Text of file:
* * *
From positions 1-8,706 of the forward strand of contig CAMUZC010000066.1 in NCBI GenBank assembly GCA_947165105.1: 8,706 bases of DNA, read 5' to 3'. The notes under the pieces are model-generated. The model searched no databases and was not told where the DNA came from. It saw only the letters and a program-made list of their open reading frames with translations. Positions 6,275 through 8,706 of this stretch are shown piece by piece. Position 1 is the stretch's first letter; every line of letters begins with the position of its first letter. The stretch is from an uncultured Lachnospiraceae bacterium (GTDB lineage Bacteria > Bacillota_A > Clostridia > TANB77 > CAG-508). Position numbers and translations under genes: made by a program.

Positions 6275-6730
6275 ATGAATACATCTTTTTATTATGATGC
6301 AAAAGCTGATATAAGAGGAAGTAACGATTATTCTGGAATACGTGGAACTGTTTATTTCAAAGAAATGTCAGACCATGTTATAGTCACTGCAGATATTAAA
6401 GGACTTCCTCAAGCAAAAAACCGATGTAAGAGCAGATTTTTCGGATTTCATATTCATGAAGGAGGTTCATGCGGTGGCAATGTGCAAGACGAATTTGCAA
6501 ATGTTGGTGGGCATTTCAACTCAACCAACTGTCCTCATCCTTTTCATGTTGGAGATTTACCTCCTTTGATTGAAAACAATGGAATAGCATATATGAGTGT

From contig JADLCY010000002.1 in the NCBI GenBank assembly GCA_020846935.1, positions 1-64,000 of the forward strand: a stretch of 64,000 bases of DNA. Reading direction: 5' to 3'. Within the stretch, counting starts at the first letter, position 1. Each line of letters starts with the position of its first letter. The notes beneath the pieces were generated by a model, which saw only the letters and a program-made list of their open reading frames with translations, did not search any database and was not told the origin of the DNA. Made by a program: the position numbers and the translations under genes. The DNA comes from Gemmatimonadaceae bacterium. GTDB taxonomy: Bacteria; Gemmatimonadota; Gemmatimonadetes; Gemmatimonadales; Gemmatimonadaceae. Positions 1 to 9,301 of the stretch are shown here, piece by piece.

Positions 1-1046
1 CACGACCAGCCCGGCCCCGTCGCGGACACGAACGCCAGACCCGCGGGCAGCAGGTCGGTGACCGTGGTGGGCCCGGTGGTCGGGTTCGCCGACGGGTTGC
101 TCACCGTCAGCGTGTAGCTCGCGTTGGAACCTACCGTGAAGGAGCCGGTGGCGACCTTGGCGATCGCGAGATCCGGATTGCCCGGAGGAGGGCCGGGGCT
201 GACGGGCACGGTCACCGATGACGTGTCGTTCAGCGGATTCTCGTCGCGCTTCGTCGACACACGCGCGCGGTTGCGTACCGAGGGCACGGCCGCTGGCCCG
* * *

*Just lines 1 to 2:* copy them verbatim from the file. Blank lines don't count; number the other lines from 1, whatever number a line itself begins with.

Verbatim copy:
From positions 1-8,706 of the forward strand of contig CAMUZC010000066.1 in NCBI GenBank assembly GCA_947165105.1: 8,706 bases of DNA, read 5' to 3'. The notes under the pieces are model-generated. The model searched no databases and was not told where the DNA came from. It saw only the letters and a program-made list of their open reading frames with translations. Positions 6,275 through 8,706 of this stretch are shown piece by piece. Position 1 is the stretch's first letter; every line of letters begins with the position of its first letter. The stretch is from an uncultured Lachnospiraceae bacterium (GTDB lineage Bacteria > Bacillota_A > Clostridia > TANB77 > CAG-508). Position numbers and translations under genes: made by a program.

Positions 6275-6730